State House Sparkles From "Day To Night" In Cabaret

Leah Andelsmith | February 18th, 2019

State House Sparkles From

Arts & Culture  |  The State House  |  Cabaret


Local belly dancer Emiliah from Middle Eastern Dance Academy. Leah Andelsmith Photos. 

Emiliah’s costume was covered in shimmering, golden strands of beads and the chimes at her wrists jingled along to the music. One minute she was smiling broadly, the next she was pulling up the corner of her mouth in a flirty wink and the audience added their supportive cheers and applause as she rippled her tummy and rolled her hips. Behind her, a giant, painted sun rose towards the rafters as she took the ends of her golden skirts in her hands and started spinning, the golden fabric swirling and shimmering like a burning sun.


Local belly dancer Emiliah was just one performer in the first seasonal State House Cabaret put on last Saturday night by producer Lipgloss Crisis. The cabaret featured local artists whose talents ranged from comedy and magic to drag and burlesque, and they performed for a lively crowd of well over 100 attendees who filled the State House. The evening’s theme, “Day and Night,” was a thread that connected the dots between diverse performers, framing a performance that was both fascinatingly varied, yet satisfyingly cohesive.


Emcee Professor M was dashing in a perfectly-tailored, three-piece suit in a stunning, saturated cerulean, which he paired with velvety, embroidered loafers and jeweled stud earrings.

He led the audience with an endearing, whimsical showmanship, his vibrant, even musical, speaking voice weaving its way through each act. He told the audience they were in for “a lush journey that will take you from dawn to dreamland.”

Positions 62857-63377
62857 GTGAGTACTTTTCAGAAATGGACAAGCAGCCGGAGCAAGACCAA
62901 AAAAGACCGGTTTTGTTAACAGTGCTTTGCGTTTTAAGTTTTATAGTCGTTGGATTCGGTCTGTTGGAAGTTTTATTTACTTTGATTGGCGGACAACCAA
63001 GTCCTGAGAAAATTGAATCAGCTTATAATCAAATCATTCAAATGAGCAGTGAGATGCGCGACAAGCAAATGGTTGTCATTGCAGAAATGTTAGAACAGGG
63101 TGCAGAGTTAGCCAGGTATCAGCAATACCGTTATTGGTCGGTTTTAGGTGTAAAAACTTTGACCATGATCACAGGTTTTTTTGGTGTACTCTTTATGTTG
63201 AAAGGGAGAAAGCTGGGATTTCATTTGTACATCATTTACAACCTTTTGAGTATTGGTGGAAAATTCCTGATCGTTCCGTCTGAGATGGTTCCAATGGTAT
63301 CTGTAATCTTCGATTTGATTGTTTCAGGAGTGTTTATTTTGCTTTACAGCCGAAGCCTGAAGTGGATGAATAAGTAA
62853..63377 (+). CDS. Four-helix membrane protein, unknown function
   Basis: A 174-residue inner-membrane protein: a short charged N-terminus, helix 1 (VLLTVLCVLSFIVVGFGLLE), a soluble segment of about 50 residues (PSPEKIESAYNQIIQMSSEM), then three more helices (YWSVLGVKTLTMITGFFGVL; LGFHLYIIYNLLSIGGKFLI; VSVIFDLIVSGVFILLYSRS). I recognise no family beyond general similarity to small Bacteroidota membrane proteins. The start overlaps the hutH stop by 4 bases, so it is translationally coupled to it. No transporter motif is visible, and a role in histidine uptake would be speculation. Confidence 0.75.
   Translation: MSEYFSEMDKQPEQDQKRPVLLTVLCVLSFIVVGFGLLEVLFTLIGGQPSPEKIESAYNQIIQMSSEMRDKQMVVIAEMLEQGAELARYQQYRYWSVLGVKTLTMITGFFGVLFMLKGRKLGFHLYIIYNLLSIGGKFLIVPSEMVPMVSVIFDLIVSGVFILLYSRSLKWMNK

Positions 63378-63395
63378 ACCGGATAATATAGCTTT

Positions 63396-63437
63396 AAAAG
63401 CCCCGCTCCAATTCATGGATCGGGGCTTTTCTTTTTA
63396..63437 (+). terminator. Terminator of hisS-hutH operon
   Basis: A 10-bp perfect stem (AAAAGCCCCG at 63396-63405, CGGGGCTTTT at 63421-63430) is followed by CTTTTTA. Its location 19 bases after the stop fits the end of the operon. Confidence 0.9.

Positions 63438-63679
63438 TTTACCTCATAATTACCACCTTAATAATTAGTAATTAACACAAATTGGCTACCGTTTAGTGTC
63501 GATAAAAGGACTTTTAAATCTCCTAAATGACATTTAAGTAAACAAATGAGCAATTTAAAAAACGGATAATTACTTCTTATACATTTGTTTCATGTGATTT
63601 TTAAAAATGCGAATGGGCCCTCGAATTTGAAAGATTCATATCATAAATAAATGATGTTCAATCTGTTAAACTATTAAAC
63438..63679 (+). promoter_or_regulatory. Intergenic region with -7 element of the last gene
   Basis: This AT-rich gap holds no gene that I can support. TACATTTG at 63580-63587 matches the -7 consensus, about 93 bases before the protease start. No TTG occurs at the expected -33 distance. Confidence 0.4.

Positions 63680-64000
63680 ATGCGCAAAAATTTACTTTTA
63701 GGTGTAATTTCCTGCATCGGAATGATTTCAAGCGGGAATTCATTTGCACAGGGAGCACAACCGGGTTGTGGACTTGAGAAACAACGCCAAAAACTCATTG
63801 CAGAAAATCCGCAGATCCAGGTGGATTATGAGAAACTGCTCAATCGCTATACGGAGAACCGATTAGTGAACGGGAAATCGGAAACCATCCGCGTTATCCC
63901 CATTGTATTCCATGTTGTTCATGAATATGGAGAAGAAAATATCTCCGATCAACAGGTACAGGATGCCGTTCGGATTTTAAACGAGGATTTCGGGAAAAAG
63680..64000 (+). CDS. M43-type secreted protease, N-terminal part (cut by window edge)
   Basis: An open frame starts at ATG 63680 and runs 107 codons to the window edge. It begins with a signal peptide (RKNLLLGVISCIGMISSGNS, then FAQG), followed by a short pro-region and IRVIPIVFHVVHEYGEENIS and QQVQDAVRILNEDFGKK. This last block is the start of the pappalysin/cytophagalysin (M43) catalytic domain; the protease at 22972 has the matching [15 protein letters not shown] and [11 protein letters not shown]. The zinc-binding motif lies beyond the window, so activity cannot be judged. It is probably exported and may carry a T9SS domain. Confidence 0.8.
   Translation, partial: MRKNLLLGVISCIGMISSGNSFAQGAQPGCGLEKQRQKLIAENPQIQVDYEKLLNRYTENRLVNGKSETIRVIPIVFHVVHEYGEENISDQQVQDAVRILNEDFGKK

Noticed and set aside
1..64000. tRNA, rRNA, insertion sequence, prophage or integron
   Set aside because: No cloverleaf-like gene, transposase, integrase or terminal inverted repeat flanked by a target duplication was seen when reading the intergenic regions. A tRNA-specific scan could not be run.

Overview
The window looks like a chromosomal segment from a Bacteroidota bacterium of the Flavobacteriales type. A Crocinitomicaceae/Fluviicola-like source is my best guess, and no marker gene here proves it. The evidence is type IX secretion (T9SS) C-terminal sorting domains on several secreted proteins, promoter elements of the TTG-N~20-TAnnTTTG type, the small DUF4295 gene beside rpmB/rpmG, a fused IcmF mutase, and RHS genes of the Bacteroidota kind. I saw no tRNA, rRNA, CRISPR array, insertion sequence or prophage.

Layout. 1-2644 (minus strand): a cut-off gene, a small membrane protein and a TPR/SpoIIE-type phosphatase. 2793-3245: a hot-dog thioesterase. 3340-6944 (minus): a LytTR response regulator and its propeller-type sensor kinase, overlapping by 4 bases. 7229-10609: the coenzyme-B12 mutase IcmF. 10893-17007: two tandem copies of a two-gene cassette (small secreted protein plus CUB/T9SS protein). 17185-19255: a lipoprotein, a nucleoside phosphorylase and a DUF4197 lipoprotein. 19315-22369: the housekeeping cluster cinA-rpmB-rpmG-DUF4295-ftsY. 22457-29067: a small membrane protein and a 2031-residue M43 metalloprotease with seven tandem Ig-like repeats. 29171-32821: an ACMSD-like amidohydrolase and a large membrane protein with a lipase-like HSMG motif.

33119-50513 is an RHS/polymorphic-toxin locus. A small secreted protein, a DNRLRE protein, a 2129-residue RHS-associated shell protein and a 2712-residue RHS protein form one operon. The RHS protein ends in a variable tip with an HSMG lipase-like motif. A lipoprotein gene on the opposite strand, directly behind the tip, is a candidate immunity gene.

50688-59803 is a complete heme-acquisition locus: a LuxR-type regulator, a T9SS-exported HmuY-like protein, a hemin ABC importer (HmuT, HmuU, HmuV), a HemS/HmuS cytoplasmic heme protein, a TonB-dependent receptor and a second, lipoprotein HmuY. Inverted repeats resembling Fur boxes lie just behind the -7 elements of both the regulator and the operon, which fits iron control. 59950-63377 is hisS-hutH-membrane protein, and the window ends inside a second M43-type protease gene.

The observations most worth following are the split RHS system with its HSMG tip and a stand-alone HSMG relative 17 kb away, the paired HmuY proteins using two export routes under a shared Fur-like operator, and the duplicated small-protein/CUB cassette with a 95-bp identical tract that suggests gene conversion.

“Welcome to the first ever State House Cabaret,” he said. “We’re planting a flag in Connecticut variety.”

Lipgloss Crisis opened the show with Professor M, performing "L.O.V.E.," a song that has been a staple at her cabarets for years, and she also led the cast in the finale. 

After producing cabarets at Cafe Nine for nearly a decade, Sara Scranton, the woman behind Lipgloss Crisis, said she decided to take a break.

“I’m so thankful for that opportunity. It taught me so much,” she said, but “I wasn’t planning on ever doing it again.”

But then State House co-owner Carlos Wells approached her about doing a theatrical production in the venue, and she came for a tour, fell in love with the space, and changed her mind. She said she loves that there’s not a bad seat in the house and the way the staff went out of their way to prepare the sound and lighting.


While for this first iteration Scranton turned to performers she’s worked with before, she’s hoping to include a wider variety of local acts in the future. She plans to make the State House Cabaret a seasonal event starting in summer 2019, booking live musicians to accompany the acts and reaching out to other artists who’d like to curate a themed show.

The theme for this summer’s show is “Under the Sea” and will feature live music by New Haven band Roses Wild. The Frankenstein Twins are lined up to produce a Halloween show and Scranton’s dream to put together a murder mystery cabaret, in which all the acts connect to create one storyline. But she’s also looking forward to “more props,” like moving waves for the summer show, and, of course, “more rhinestones.”